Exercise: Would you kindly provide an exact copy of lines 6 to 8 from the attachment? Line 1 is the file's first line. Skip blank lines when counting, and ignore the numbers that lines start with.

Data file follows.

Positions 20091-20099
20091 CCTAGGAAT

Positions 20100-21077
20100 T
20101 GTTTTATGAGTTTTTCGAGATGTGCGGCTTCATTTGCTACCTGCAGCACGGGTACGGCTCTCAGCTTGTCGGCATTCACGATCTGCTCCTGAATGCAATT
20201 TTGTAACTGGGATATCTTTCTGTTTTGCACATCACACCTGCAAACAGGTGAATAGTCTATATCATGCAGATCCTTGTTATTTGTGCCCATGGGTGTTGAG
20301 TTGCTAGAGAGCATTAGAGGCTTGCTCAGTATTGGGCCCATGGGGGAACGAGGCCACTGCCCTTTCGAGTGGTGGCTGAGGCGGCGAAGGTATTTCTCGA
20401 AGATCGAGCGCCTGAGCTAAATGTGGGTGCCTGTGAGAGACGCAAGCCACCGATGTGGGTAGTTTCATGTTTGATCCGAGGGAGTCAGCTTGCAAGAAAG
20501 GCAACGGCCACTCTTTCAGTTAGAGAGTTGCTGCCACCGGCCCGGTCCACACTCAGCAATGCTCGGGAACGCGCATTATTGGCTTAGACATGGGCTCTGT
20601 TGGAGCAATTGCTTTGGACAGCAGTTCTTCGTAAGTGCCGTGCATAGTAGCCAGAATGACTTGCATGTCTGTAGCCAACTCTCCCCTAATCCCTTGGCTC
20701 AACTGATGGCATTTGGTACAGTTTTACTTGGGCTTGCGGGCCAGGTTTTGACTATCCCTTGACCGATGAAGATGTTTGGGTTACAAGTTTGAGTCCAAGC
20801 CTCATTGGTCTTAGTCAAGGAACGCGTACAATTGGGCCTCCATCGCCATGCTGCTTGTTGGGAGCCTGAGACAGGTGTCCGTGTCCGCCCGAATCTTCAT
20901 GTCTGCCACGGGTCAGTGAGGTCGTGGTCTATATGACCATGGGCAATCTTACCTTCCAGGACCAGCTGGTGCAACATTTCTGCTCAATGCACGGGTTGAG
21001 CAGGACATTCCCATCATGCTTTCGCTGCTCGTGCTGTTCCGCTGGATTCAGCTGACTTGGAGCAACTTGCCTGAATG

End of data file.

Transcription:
20201 TTGTAACTGGGATATCTTTCTGTTTTGCACATCACACCTGCAAACAGGTGAATAGTCTATATCATGCAGATCCTTGTTATTTGTGCCCATGGGTGTTGAG
20301 TTGCTAGAGAGCATTAGAGGCTTGCTCAGTATTGGGCCCATGGGGGAACGAGGCCACTGCCCTTTCGAGTGGTGGCTGAGGCGGCGAAGGTATTTCTCGA
20401 AGATCGAGCGCCTGAGCTAAATGTGGGTGCCTGTGAGAGACGCAAGCCACCGATGTGGGTAGTTTCATGTTTGATCCGAGGGAGTCAGCTTGCAAGAAAG